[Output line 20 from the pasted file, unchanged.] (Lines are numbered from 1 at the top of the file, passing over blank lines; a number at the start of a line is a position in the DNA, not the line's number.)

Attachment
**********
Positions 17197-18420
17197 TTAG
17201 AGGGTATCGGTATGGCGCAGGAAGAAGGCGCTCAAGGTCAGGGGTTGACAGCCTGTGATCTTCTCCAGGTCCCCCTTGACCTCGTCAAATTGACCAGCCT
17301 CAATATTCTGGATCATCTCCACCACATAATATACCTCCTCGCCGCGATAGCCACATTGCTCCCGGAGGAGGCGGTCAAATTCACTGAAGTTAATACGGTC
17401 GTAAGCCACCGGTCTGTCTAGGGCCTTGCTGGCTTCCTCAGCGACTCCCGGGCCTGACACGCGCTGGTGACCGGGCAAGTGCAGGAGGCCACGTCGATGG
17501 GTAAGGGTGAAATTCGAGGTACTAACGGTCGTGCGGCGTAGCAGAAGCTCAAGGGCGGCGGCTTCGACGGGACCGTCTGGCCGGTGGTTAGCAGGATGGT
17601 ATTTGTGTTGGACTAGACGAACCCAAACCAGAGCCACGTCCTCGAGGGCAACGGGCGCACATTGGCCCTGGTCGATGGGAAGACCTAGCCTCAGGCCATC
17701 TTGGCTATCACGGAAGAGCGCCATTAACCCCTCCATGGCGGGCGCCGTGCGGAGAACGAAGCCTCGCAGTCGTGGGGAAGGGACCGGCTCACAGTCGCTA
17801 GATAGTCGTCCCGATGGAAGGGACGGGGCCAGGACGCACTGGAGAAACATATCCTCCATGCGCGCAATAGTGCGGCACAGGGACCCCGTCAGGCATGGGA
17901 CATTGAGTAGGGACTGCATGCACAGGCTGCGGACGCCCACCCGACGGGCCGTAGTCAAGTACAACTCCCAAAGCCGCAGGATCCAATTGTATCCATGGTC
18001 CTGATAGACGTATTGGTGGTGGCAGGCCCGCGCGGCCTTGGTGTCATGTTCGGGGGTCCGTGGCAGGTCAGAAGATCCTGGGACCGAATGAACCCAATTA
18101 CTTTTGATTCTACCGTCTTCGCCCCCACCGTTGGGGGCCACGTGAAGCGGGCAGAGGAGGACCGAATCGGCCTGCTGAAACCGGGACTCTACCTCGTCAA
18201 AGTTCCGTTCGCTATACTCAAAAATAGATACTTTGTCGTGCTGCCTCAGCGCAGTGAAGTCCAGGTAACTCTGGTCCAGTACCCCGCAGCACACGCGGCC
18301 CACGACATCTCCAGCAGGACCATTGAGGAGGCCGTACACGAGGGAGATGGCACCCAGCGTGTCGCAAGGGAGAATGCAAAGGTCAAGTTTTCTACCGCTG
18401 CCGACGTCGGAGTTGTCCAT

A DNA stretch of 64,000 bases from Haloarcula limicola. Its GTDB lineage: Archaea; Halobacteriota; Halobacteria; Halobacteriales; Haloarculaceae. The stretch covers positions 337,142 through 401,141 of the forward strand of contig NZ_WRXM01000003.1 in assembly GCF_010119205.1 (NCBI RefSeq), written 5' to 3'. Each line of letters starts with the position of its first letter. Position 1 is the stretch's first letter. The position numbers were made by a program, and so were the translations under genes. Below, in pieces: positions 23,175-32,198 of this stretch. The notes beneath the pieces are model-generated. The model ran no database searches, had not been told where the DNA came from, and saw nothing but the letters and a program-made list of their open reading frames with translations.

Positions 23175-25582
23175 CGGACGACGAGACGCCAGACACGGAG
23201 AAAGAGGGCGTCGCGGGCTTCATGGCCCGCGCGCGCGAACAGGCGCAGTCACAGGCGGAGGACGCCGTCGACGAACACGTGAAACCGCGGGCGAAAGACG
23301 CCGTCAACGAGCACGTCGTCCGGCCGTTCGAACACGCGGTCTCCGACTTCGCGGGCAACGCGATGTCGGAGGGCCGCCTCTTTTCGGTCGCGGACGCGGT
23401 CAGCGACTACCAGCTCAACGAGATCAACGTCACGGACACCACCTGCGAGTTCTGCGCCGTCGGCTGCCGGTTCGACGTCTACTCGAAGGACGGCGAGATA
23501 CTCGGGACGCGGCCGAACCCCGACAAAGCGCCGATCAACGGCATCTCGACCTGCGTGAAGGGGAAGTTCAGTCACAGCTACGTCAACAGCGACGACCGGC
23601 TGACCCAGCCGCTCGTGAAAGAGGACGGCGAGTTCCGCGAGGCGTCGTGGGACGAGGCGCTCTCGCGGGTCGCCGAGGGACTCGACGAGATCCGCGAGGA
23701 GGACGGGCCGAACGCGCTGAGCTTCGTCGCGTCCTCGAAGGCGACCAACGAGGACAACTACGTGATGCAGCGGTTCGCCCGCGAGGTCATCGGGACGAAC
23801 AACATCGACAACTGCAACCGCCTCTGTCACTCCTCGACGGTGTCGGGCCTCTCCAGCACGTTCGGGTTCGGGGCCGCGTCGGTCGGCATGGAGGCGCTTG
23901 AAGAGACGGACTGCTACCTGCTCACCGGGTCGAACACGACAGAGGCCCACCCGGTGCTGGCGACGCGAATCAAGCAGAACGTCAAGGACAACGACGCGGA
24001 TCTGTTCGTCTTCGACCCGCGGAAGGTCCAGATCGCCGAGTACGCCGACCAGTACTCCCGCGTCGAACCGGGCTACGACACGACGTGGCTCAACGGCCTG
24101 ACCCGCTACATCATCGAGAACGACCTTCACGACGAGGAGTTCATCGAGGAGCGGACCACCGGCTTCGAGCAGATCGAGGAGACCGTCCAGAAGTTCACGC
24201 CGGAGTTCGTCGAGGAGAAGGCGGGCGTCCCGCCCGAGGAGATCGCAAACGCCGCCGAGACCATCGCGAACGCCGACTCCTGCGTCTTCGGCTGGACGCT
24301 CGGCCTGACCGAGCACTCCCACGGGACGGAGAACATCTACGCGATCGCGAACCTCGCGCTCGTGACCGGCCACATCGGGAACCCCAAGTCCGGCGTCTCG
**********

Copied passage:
23301 CCGTCAACGAGCACGTCGTCCGGCCGTTCGAACACGCGGTCTCCGACTTCGCGGGCAACGCGATGTCGGAGGGCCGCCTCTTTTCGGTCGCGGACGCGGT